One of the UK’s best known and successful independent film producers, Jonathan Sothcott has made over 40 movies and has cornered the market for British crime thrillers through his Hereford Films outfit. Britain’s youngest television executive when he ran The Horror Channel aged just 24, Sothcott has been producing movies for a decade, working with a galaxy of stars including Mark Hamill, Jason Statham, Ray Winstone, Sheridan Smith and Richard E Grant. His films have sold well over a million copies on DVD and in 2014 he negotiated a landmark deal to make 4 films per year for American network Starz. In 2018 his film The Krays – Dead Man Walking was the biggest non-theatrical film on DVD and he won ‘Most Innovative Film Production CEO’ in the CEO Monthly Global CEO Excellence Awards.
We Still Die the Old Way is coming soon; how is it to reunite with the cast again?
We Still Kill The Old Way was one of if not the happiest films of my career. I absolutely love working with the principal cast, particularly Chris Ellison and Ian Ogilvy, both of whom are close friends – I see Chris a lot and talk to him every week and meet up with Ian in LA whenever I am there. What makes the film stand out is the absolute quality of these and the other actors – major film and TV stars in their youth, who the industry has neglected or overlooked. I absolutely idolised these guys growing up and its an absolute pleasure to work with them.
What do you want audiences to take from it?
‘Die’ has had the longest development of any films I have done – there are so many characters, so many loose ends to tie up: its like a bargain bucket MCU film! We have been through half a dozen writers and half a dozen directors. Some just want to make a film, any film, and because I’m the guy who gets films made they jump on a project like this without really understanding it. I was disappointed with the second film, apart from an absolutely brilliant performance by Billy Murray it was decidedly lukewarm, and I am determined that the third one is the best of the trilogy – I want audiences to have a sense of humour and be satisfied: to feel that we made a film that we believe in, not just cashed in on the previous films’ success. People tell me so often how much they love the first film: I want them to feel the same about this one.
Trappers sounds like it will be right up our street and the fact that it is based on a true story makes it even more intriguing. What details can you give us about that?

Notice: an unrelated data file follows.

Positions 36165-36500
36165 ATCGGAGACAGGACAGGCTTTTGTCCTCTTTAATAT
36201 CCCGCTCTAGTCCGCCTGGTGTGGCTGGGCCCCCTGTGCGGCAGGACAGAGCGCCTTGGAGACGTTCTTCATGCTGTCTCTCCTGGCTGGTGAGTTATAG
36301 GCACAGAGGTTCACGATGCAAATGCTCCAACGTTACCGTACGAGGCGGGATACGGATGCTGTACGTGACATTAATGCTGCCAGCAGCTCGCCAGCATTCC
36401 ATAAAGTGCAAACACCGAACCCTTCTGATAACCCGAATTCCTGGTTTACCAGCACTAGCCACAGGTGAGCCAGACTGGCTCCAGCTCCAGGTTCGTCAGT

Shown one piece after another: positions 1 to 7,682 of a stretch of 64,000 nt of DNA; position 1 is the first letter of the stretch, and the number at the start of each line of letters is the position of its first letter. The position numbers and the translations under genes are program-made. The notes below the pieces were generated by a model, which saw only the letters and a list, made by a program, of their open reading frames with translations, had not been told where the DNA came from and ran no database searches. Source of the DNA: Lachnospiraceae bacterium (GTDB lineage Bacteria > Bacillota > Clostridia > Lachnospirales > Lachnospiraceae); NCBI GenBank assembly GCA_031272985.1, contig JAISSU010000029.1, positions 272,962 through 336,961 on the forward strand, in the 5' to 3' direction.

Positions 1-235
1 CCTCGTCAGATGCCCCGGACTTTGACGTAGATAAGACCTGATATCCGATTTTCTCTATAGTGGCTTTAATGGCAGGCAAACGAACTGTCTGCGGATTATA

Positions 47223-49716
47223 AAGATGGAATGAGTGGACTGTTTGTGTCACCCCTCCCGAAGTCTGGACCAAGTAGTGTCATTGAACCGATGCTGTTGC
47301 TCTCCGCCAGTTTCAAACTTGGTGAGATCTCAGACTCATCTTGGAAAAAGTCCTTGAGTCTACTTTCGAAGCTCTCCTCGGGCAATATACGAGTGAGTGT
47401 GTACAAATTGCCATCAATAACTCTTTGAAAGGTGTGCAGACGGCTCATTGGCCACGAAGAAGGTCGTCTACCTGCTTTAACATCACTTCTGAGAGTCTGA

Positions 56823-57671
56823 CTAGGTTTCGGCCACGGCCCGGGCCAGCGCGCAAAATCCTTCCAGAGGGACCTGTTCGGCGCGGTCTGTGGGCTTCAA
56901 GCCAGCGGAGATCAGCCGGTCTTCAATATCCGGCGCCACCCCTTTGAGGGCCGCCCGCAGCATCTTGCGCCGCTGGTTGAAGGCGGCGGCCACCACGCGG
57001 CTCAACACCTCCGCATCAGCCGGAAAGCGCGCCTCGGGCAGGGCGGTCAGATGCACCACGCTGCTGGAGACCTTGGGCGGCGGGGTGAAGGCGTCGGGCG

Trappers was a spec script written by an actress called Jade Asha and based on a true story about a girl who, faced with mounting debt, becomes a cocaine dealer and finds herself caught up in – and ultimately manipulating – a South London drug war. It has a similar vibe to Kidulthood and it’s a film I’m really excited about. I’ve signed an incredibly talented female director who we’ll be announcing soon and I am really enjoying the female perspective from both writer and director on what is traditionally a male-dominated genre.
How is the casting coming along?
We’re still in development on the script but the project came to me with an actor already attached who is not only a very good friend of mine but someone the Action Elite audiences will love. All I can say is look for announcements around the end of the summer.
Incidentally, the one question I get asked more than any other is how people (most actors, but not always!) can get cast in my films. We post all the open castings (and by open I mean the ones that are not cast without audition) on the Spotlight website (Spotlight is a UK actors’ directory) which means all agents see them and can apply for them. There’s no queue jump for this and we don’t just cast randomly when we’re not actually making a film (I don’t think anyone does although in this industry you just never know any more!). What doesn’t help is just randomly emailing/messaging producers/production companies your reel etc asking people to view it. We don’t have time and if we’re not casting, we’re not thinking about casting.